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Frame Worthy

Londoner Christopher Farr's new L.A. gallery showcases underfoot artwork

July 25, 2002|JANET EASTMAN

It seemed so simple to the college-age painter on vacation: He would translate his love of contemporary art onto handmade rugs. But Christopher Farr's three-decade journey from being inspired by the pre-Columbian textiles he saw in Peru to helping to revitalize an art form has been anything but easy.

To create the sensuous rugs in the Los Angeles gallery he's just opened, Farr has had to honor the ancient process of hand-knotting while inventing weaving techniques that allow his free-flowing art to come first. Along the way, the Londoner, who has achieved his organic shapes only with time-consuming craftsmanship, has guided other artists in rug design and received critical acclaim.

"Christopher Farr's designs transcend the functional into the lyrical," says Andrea Fiuczynski, president of Christie's Los Angeles, who attended a reception at Farr's gallery last week to celebrate the opening of his first U.S. showroom and the release of his new book, "Contemporary Rugs: Art and Design" (Merrell, 2002), a 100-year history of modern rugs. "His works are powerful yet poetic, exclamations of color celebrating art."

One of Farr's most popular rugs, "Huaras," was inspired by an Inca fortress he saw in Cuzco, Peru, in 1973. Three soft-edged boulder-like forms in light gray, wheat yellow and burnt orange are stacked on a 10-by-13-foot, taupe-colored field. Another rug, "Code," from his new collection, is 9 by 12 feet and has three sets of hard-edged stripes in gray, reddish brown and lilac sharing space with solid blocks of ivory.

Most of Farr's rugs bear his signature logo and are limited to editions of 15, and prices can be steep: "Huaras" costs just under $14,000 and "Code" is priced at $12,000. This combination creates a collectible art market for fine rug designers following in the tradition of such artists as Miro, Picasso, Lichtenstein and others who have also wrestled with the difficult medium of wool and pile.

"There is a world of creativity out there, and artists know that it's OK to seduce, to invite in any medium, and it's not without content because it's on the floor," says Farr, who was celebrated for replicating the Bauhaus carpets of Gunta Stolzl for an exhibition at the Royal Institute of British Architects two years ago..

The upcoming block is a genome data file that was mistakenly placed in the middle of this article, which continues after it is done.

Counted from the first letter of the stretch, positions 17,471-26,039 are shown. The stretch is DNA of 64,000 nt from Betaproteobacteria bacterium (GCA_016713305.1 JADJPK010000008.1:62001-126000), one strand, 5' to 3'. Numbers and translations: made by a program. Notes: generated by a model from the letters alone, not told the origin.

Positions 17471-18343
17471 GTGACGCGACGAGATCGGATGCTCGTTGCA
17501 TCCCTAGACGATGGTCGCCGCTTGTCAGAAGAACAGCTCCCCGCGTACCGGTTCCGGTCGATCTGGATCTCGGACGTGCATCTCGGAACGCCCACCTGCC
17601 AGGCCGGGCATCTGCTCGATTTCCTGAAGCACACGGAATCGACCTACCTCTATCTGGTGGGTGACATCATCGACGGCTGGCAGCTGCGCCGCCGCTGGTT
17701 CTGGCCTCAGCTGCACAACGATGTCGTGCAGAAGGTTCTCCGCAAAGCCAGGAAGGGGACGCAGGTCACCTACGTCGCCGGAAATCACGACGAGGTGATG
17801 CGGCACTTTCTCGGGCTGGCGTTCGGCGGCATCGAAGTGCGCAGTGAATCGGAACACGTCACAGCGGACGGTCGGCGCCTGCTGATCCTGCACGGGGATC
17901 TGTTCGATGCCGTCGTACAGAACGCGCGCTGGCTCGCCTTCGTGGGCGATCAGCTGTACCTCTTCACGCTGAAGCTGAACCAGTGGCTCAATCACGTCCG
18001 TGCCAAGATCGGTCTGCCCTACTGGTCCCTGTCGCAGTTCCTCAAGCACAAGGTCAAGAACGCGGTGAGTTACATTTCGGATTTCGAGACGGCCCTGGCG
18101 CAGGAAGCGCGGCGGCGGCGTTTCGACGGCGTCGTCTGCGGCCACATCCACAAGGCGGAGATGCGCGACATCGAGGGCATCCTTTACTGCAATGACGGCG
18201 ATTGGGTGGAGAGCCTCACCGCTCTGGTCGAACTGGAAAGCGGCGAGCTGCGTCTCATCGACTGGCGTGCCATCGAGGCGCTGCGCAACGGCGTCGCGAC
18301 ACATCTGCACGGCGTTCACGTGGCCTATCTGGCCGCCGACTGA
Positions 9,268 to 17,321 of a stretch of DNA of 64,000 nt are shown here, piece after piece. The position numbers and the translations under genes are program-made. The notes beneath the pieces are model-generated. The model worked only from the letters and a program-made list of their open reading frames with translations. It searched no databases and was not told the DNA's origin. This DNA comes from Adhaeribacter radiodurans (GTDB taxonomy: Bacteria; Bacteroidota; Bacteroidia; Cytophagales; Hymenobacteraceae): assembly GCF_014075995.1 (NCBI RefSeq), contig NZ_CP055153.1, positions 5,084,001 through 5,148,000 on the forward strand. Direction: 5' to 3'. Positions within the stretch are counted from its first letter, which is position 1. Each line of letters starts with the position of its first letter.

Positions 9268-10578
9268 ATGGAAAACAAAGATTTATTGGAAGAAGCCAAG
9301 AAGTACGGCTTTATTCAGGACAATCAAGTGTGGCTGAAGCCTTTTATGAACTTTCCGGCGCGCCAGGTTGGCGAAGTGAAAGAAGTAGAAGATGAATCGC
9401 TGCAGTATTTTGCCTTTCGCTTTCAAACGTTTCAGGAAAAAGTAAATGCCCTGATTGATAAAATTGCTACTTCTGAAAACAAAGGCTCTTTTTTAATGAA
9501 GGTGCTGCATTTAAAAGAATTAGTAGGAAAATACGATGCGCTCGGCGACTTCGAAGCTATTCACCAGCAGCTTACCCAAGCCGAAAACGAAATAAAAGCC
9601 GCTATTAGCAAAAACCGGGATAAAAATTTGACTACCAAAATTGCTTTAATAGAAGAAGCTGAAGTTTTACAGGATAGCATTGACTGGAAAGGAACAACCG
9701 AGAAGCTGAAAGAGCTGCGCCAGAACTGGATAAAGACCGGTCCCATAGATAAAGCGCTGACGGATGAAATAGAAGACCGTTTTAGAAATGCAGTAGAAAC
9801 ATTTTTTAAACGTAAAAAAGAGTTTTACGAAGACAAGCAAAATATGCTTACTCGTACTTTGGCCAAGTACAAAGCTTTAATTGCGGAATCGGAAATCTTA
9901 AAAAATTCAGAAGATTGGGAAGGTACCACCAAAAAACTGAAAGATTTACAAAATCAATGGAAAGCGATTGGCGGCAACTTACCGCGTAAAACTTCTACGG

His new book recognizes the work of rug artists who have broken traditional rules of symmetrical shape and repeating patterns. Fields with irregular edges hold a minimum of images, if any. Some artists rely only on the texture and color of the yarn to evoke feelings.

"Rug designers should have fun and show what's possible," says Farr, who co-wrote the 208-page book with business partner Matthew Bourne and Fiona Leslie, curator of the designs collection in the prints, drawings and paintings department of the Victoria and Albert Museum in London.

Like his gallery in London, which counts Hugh Grant, Annie Lennox and Ralph Fiennes as customers, Farr's Los Angeles space is simple. The 1940s building on La Cienega has white walls, bare floors, big windows and an empty fireplace. There is nothing to distract from the rugs pegged to the walls.

The gallery showcases the work of several other artists, many of whom credit Farr with their success. Allegra Hicks, a textile and fashion designer who uses variations of color tone to great effect, has learned from Farr how rugs could be woven "the wrong way"--lengthwise--to enhance the fluidity of her designs. In Hicks' "Lotus" ($9,654), rows of linked flowers meander across a 9-by-12-foot field.

"Working with Chris has been a wonderful experience in that he has helped me develop my rug design vocabulary through his great knowledge of traditional weaving technique," says Hicks. "The great contrast between our design styles has also made him a perfect editor of my work."

A collection of silk rugs by abstract painters Brad Davis and Janis Provisor occupies one of the two major rooms on the ground floor. Unlike the other rugs in the gallery, these were not produced by Farr's London-based company but by the husband-and-wife team's Fort Street Studio in Hong Kong. "We respect these artists tremendously," says Farr.

Davis and Provisor's "Fringe" ($15,120) has a sharp purple linear motif interrupting a rich green field interlaced with lighter greens. Wild silk, instead of Farr's preferred wool, gives the surface a glistening, copper appearance.

Art Begets Art

A Farr rug begins with hundreds of sketches, mostly abstractions of natural forms. He uses watercolors and crayons to experiment with color and carefully considers fields where furniture might be positioned without compromising the design. He slowly edits his sketches down to the few he thinks will reproduce well onto a rug.

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